Difference Between Sociology And Theoretical Approaches

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Understanding Sociological Perspectives and Theoretical Approaches From society to society across the globe, ideologies and ways of life differ. Though customs are unique to different cultures, there are also similarities which link them. The underlying cause of this phenomenon can be given responsibility to sociological perspectives and theories. Sociological perspectives and theoretical approaches are what make up the similarities, differences, and connection between cultures which produces an effect on these societies as well as the individual. There are three theoretical approaches in sociology. The first one of these approaches is the Structural-Functional Approach and it focuses on seeing society as interconnected. It relies on …show more content…
The Gender-Conflict Theory goes hand in hand with feminism. Women have only recently been given the right vote and other rights in Western society. Even though women as seen as equal in the law, there are many things women face that men do not have to face in terms of inequality and opportunity. This theory also includes the contributions of women in sociology, Jane Addams being one of them. She helped establish a home which assisted immigrant families, known as the Hull House. (Macionis 16) The second theory underneath the Social-Conflict Approach is the Race-Conflict Theory. This theory embodies the same ideas of the Gender-Conflict Theory, except this one is focused on race rather than gender, pointing out the disadvantages people of color face in society. This theory also takes the contributions of people of color into account. One of these people happens to be William Edward Burghardt Du Bois. He was a man of color who founded the Atlanta Sociological Laboratory. (Macionis …show more content…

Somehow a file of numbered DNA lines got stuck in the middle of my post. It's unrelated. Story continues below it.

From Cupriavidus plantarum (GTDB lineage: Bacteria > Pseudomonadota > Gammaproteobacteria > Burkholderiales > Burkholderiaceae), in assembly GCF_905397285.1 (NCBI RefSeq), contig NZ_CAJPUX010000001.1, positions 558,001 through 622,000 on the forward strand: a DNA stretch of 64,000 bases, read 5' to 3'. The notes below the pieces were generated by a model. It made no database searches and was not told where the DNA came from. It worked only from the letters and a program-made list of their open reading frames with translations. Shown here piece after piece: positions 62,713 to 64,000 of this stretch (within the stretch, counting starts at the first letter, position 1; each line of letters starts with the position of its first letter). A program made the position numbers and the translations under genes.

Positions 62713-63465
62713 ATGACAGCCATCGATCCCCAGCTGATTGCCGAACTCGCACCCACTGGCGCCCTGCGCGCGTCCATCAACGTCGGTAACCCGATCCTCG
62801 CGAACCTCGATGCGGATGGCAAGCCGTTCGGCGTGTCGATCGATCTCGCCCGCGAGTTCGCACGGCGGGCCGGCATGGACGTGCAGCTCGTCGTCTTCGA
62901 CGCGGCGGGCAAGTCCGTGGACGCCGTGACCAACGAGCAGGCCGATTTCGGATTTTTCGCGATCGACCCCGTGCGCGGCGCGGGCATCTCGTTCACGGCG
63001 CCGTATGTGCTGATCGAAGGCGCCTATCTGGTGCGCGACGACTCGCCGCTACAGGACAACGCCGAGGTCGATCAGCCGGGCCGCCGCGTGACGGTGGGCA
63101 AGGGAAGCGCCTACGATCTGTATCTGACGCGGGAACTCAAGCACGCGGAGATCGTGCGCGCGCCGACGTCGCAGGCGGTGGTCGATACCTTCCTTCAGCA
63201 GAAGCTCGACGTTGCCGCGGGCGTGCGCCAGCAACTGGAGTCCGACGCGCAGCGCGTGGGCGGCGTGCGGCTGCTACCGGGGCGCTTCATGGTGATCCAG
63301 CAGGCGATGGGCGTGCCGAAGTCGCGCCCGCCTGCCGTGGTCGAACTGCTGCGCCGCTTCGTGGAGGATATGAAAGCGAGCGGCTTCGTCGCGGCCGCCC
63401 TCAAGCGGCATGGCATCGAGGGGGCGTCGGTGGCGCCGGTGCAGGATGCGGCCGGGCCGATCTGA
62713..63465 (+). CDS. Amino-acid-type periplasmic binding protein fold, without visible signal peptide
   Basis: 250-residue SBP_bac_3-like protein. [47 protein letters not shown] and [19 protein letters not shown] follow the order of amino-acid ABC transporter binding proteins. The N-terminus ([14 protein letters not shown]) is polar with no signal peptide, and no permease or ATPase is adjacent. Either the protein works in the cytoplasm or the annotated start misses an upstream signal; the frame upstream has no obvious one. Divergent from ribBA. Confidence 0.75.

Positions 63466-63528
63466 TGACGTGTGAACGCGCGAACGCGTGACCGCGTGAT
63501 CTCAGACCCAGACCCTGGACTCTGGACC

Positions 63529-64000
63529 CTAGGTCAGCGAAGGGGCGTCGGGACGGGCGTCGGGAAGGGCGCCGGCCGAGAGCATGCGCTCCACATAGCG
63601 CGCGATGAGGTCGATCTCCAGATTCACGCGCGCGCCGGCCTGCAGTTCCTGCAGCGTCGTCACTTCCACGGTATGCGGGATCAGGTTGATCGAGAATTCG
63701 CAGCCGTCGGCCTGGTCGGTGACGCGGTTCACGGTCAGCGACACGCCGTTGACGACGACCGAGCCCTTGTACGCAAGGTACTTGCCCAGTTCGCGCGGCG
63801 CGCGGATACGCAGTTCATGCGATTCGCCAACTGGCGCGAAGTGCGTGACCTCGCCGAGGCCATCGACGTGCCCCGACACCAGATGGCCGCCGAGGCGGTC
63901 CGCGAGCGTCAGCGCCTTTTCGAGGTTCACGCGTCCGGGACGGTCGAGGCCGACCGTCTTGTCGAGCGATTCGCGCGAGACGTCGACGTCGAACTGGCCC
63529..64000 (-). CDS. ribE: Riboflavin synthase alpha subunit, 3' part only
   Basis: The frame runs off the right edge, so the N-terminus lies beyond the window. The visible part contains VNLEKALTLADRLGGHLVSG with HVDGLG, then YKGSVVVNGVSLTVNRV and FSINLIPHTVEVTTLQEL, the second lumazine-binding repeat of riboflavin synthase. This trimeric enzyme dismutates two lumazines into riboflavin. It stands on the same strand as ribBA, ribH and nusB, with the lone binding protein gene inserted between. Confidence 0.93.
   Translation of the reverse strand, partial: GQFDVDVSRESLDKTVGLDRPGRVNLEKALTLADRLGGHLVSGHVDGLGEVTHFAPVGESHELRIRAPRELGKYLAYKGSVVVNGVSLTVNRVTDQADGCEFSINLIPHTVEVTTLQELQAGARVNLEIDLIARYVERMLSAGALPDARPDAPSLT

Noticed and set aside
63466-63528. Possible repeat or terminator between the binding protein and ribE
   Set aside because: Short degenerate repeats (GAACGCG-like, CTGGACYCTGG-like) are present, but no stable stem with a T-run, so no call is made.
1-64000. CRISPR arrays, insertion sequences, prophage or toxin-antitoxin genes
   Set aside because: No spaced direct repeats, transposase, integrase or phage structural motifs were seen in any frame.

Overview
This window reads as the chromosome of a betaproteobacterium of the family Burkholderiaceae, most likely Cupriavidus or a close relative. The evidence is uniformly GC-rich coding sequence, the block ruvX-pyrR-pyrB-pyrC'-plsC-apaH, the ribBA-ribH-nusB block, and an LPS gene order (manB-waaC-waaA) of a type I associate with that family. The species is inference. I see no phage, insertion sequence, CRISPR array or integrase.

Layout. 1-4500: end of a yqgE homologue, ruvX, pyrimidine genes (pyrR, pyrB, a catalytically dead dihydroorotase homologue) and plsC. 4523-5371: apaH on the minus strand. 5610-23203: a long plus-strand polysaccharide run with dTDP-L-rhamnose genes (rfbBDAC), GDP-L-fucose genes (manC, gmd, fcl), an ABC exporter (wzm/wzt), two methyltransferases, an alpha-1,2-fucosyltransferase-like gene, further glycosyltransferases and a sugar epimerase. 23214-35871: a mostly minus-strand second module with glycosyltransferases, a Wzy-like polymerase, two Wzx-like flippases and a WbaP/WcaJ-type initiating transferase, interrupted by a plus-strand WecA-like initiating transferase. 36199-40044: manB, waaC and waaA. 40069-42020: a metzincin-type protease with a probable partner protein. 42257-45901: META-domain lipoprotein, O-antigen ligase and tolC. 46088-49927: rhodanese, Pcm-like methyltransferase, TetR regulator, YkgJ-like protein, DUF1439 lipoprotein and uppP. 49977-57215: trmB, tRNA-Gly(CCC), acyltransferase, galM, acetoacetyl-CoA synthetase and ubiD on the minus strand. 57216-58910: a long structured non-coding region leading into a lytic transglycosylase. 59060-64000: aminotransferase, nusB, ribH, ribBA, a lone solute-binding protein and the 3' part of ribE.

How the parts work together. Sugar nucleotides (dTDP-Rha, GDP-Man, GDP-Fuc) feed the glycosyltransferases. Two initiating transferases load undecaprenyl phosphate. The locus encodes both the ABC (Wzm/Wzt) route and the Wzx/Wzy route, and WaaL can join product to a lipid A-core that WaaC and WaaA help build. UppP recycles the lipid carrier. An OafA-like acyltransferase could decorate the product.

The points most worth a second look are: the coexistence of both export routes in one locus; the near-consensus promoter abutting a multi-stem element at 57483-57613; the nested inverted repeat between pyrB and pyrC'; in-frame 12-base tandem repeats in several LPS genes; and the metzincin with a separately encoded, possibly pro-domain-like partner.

According to Macinonis, in terms of this aspect, “sociologists look for general patterns in the behavior of particular people” (3). Although people may believe they are making their own choices, society is actually heavily influencing those choices. The social class a person is in, the race or gender of a person will affect their decision making. An example of this is how in 1976, Lillian Rubin found that women of a higher social class had different expectations for their ideal significant other than those of women of a lower social class. The women in the higher social class wanted their significant other to be sensitive and open about their feelings. The women in the lower social class looked for men who were not violent, who could hold steady jobs, and were not heavy drinkers. (Macinonis 3-4) Seeing the Strange in the Familiar is the second aspect underneath the sociological perspective. This aspect shows us that we are likely to see things from our sole point of view. We do not realize that we are making decisions and assumptions from bias as we are normally making said decisions and assumptions through what we see. Seeing the Strange in the Familiar is taking a step back and attempt to see things through others point of view. (Macinonis

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